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Robert Lee Frost (1874–1963) was a well-known American poet who won the Pulitzer Prize four times and was the only poet to be invited to read a poem at an inauguration of a president

Robert E. Lee, a defeated Confederate general, was the name given to Robert Lee Frost, who was born in San Francisco. He moved with his mother and sister to eastern Massachusetts, near his paternal grandparents, after his father, the rebellious son of a prudent, hardworking, and successful Massachusetts farmer, passed away.

Robert Frost occupied a unique position in contemporary poetry because of the profound influence of his childhood experiences. While his poetry does not receive a careful critical evaluation, he has received widespread audience acceptance. His poetry's nature is largely to blame for this neglect. It would appear that his poetry lacks the complexity that is typically found at the heart of the best contemporary verse. His verses follow the standard format, his sentences are always understandable, and his language frequently resembles everyday speech. Because of his simplicity, many readers stop looking here. In addition, nature appears frequently in his poetry. Frost denied being a poet about nature.

He once stated, "There is almost always a person in my poems," adding, "I’m not a nature poet."

The foremost contemporary American poet of rural life and nature was Robert Frost. The majority of his poems focus on natural phenomena. He was extremely interested in the natural world; He discovered beauty in everyday things. Frost does not intend to portray picturesque rural life or natural landscapes, despite his keen understanding of the natural world. The psychological state of the human condition is the subject of his poems.

“Some people call me poet for nature because of the natural setting,” 

Robert once stated. But I'm not just a nature poet; my poems also contain something else. 3] To illustrate people's mental struggle with everyday life, Robert Frost uses nature as a background. His poems typically begin with a natural observation before connecting human circumstances like loneliness, helplessness, confusion, and indifferent relationships.

The most distinctive aspect of Robert Frost's poems is nature. Frost is the inspiration because he has a deep love and sympathy for nature. He got the spiritual meaning of nature from spending time in the woods with his kids and staring at the night sky before bed. However, Frost's poems do not focus on the typical pastoral life. Frost, on the other hand, focuses on the dramatic conflict that takes place in the natural world, such as life's confusion and dilemma in "Mending Wall" and the danger of nature in "Exposed Nest." Frost asserts that nature not only provides pleasure but also serves as an inspiration for human wisdom. As in the "Birches," people will gain insight through observation. Instead of being just a background in his poetry, nature becomes the main character.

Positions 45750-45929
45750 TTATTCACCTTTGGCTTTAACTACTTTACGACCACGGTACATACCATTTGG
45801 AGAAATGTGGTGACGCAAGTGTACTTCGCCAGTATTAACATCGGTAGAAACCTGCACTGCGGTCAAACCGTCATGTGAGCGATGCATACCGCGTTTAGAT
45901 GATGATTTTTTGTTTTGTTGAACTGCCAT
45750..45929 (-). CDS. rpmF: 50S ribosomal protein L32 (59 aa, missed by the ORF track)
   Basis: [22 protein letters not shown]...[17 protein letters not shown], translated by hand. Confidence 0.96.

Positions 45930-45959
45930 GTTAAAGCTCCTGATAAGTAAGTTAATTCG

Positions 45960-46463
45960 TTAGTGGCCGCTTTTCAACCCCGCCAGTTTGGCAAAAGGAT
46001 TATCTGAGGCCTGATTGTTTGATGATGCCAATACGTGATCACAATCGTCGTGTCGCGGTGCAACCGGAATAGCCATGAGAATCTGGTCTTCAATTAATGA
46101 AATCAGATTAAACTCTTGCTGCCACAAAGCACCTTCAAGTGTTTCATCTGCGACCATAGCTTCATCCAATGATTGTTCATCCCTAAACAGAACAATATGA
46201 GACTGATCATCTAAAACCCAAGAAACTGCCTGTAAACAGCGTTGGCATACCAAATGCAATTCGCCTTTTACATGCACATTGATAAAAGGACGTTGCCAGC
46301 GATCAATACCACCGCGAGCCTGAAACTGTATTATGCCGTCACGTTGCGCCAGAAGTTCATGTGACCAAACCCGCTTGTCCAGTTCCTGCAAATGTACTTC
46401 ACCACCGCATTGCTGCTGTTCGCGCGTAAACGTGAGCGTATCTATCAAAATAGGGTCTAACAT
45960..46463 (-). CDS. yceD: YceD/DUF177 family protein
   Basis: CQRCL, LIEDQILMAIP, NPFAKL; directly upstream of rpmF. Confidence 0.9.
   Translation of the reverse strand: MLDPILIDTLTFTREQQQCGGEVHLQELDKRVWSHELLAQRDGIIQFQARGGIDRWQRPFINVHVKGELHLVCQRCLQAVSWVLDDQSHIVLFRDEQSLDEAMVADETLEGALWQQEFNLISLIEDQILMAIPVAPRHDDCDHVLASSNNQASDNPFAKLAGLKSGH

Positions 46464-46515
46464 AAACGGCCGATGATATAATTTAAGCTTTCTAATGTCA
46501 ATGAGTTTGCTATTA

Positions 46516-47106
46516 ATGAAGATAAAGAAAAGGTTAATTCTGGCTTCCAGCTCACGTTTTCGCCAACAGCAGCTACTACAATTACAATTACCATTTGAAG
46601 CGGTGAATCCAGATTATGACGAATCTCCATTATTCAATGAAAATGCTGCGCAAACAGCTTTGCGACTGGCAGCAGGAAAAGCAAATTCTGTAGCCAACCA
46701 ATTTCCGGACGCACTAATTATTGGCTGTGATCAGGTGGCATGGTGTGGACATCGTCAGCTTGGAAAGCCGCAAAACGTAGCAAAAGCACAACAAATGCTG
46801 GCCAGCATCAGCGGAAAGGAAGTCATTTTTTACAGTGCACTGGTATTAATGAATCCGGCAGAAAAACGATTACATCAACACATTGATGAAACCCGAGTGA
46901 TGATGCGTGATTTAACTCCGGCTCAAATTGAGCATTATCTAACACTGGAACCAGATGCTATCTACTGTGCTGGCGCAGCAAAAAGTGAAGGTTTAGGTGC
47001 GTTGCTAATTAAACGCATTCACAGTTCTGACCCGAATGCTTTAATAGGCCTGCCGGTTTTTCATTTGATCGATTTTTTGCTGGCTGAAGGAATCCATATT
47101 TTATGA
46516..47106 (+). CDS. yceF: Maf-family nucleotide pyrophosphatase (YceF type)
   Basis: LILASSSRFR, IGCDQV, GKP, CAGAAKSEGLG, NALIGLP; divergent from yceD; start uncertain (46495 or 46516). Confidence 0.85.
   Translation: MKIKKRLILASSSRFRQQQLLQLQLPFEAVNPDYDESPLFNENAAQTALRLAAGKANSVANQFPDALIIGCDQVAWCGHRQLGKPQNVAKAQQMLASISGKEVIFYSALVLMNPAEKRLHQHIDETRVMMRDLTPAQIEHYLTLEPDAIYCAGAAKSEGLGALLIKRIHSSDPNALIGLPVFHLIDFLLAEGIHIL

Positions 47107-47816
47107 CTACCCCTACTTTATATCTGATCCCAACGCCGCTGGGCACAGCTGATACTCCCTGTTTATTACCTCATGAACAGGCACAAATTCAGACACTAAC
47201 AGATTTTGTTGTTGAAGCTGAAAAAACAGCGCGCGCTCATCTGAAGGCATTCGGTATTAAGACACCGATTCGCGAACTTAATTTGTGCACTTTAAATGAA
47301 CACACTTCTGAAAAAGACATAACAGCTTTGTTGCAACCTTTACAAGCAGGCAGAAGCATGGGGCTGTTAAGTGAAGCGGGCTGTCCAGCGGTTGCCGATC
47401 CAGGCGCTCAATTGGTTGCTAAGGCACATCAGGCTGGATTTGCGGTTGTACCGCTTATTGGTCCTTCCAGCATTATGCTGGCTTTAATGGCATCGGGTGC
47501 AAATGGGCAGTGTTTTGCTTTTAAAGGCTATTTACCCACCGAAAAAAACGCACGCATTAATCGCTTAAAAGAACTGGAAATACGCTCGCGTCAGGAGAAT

Frost uses nature as a metaphor in his poems. He describes the natural object and suggests a comparison for the reader. Frost's observations are spot-on, which is why his poems are straightforward and precise in the literal sense. He will not, however, document the natural world. Through the narratives about the natural world, he is drawing comparisons to various human circumstances.

He doesn't force his ideas on the reader, but he hopes they are close to them. Frost's poetry is informed by his psychological concerns and is expressed through a naturalistic material embodiment. Frost spent time carefully and sensitively depicting it, employing skillful poetic and figurative language. The way he uses images and his poetic abilities can be studied through his poems.

Robert Frost's view on nature :

Two figures need to be mentioned here before we get to Frost's nature poetry: Emerson and Wordsworth. We are aware that both are well-known for their perspectives on nature. The lake poets and their English successors greatly influence the reader's attitude toward nature. Wordsworth is a pantheist who holds the belief that God can be found in nature at any time. He asserts that man and nature are spiritually united, and that nature and humanity are in harmony with one another. In his book "Nature," published in 1836, Emerson discusses his outlook on nature. He holds the belief that God is present in the natural world, just like Wordsworth did. Emerson saw nature as a representation of spirit. We know from many of Frost's poems that he shares a strong interest in nature with Wordsworth and Emerson. However, Frost's understanding of nature is more nuanced than theirs.


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